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There’s one ingredient that should be a given when playing for your country.
The fans demand it. Teammates call for it. The coach expects it and works to bring it to a crescendo.
If many of us knew a long time ago we lacked the skill, size and speed – and many other attributes needed to cut it as a Wallaby – we also believed that we would bring enthusiasm in bucket loads if ever given the chance to pull on the green and gold jersey.
We’d be bursting with pride, passion, energy. Right?
So it came as a shock when in the post-mortem of Australia’s Rugby Championship loss to Argentina last Saturday night, coach Michael Cheika and halfback Will Genia so bluntly questioned the Wallabies’ attitude?
“We lacked enthusiasm at the key moments often and that let us down,” Cheika said.
“They out-enthused us,” said Genia.
It was a frank assessment of the Wallabies’ stinging defeat – their first loss to Argentina on home soil since 1983.
Their deficit of exuberance was noted even earlier by the fan who confronted Lukhan Tui in the grandstands not long after the fulltime siren. His zest was easily apparent; his discretion not so evident.
How could the Wallabies, who have won two of their last nine Tests, be out-enthused?
It’s a stunning admission given their woeful record over the last year and a bit. How can they not get up for it?
The Pumas had knocked off the Springboks a few weeks earlier and pushed the All Blacks for 70 minutes. A spluttering side low on confidence and currently low on public appeal, the Wallabies surely couldn’t have been expecting an easy night.
Girt by support staff and naturally driven as elite professional athletes, they shouldn’t have needed any extra motivation to rev themselves up.
A dismal Gold Coast crowd of 16,000 isn’t an excuse. There’s a World Cup a year away.
Australian rugby’s overall health is so heavily dependent on Wallabies success.
The Wallabies’ shortage of spirit came against a side, Argentina, whose fervour can rarely be faulted. They’re the ones whose biggest, beefiest bruisers often shed a tear during the national anthem. Cheika himself is well known for showing a wide range of emotions in the coaches’ box.
But it was a strange call from Cheika and Genia to doubt the Wallabies’ level of enthusiasm.
It makes any solution to the Wallabies’ woes feel a bit simplistic if it’s only about attitude. Australia’s issues run a lot deeper. Failure to make a simple left to right pass to score the match-winning try was an obvious blemish.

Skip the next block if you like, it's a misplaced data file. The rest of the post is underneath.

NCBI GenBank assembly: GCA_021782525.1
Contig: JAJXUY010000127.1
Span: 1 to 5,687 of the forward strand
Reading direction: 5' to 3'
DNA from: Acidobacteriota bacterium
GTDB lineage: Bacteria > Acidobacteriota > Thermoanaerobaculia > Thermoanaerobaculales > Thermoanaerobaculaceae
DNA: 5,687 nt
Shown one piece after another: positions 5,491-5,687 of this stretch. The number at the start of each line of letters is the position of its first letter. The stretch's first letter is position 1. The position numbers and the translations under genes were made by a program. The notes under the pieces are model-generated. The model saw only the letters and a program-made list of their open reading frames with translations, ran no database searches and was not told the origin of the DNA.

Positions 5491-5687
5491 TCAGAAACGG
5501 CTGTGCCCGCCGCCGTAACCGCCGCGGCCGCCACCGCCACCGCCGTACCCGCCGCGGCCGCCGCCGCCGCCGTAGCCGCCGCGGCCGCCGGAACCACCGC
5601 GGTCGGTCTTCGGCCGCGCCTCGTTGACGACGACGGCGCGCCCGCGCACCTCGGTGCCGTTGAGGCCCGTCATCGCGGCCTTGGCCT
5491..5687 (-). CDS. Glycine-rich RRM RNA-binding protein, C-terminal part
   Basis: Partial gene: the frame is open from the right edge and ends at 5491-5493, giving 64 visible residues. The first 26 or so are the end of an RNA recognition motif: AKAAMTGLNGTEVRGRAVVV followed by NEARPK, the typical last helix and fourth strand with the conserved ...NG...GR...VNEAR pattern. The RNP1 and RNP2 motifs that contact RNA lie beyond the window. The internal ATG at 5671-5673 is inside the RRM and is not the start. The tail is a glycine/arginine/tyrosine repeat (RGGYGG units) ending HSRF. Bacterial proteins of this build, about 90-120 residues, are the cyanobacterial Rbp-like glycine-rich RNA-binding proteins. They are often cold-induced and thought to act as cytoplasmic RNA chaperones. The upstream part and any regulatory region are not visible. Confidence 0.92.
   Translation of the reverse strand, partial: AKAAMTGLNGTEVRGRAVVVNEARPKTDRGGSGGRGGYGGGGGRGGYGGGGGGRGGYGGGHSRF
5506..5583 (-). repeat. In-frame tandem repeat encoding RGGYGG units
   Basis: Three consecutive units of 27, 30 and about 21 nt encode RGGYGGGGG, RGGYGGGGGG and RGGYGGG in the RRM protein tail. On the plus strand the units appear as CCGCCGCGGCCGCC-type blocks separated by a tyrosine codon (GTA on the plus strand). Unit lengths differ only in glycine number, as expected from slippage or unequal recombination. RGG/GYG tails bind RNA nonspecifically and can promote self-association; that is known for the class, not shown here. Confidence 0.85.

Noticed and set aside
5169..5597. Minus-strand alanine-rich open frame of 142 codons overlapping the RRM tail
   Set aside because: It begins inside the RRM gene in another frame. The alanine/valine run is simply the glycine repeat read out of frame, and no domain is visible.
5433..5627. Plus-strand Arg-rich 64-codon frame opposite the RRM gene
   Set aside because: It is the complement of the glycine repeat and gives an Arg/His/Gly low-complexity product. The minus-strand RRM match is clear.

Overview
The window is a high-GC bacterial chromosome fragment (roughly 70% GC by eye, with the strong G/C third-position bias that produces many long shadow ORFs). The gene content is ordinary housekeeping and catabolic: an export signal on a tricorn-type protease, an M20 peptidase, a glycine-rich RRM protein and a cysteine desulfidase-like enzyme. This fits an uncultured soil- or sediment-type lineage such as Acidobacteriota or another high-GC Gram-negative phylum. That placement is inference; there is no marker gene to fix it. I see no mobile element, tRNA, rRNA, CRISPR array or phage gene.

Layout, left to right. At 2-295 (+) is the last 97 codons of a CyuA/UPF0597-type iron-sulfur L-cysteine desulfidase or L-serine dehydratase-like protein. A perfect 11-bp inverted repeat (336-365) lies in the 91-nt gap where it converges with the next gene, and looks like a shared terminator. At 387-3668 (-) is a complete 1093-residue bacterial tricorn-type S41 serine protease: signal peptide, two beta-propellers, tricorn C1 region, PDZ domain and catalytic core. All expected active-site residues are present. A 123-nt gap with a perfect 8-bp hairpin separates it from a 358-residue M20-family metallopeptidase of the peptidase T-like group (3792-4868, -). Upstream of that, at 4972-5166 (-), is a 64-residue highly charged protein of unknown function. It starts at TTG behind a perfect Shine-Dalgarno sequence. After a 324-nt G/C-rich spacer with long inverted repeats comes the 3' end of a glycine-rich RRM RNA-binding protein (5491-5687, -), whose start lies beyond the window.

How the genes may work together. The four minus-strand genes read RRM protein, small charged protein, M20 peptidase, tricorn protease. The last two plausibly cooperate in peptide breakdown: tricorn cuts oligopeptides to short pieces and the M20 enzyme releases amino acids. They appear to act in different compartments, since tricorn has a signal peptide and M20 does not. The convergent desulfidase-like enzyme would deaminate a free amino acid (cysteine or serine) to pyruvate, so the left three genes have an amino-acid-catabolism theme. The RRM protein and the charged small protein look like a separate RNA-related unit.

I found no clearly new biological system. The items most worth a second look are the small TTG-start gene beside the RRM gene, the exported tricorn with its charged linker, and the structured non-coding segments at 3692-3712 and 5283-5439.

Infuriating errors such as wobbly lineout throws continue to hurt.
The inability to control the ball and consistently create gaps in the defensive line is perplexing. There’s hardly a glut of ingenuity and enterprise in attack.
But it also reflects poorly on Cheika. He knows professional sport is a results-based business.
When all is said and done, as head coach, he’s the one that takes responsibility for every facet of their preparation and performance; from strategy to mindset.
If he’s not hitting the right buttons to get his players enthused at the levels he demands, then it falls on him.
Cheika hasn’t been scared to shame his side in the past. Last year, he had a crack at the squad’s fitness levels entering Wallabies camp.
It at least means that over the next two Tests against South Africa in Port Elizabeth and Argentina in Salta – both of which are critical to Cheika’s job security – the Wallabies should be noticeably raring to go as they try to arrest their slide.
The Wallabies have effectively been accused of lacking pride by their coach and a teammate.
Boks coach Rassie Erasmus was very honest and open about the significance of their clash with the All Blacks last weekend following a similarly dispiriting loss to the Argies. It was a stark attempt to extract every bit of fire out of his team. And it worked.
Have the Wallabies hit rock bottom? Are they chastened by Cheika’s words? He expects enthusiasm. Wallabies fans demand it. It’s one ingredient that should be a given.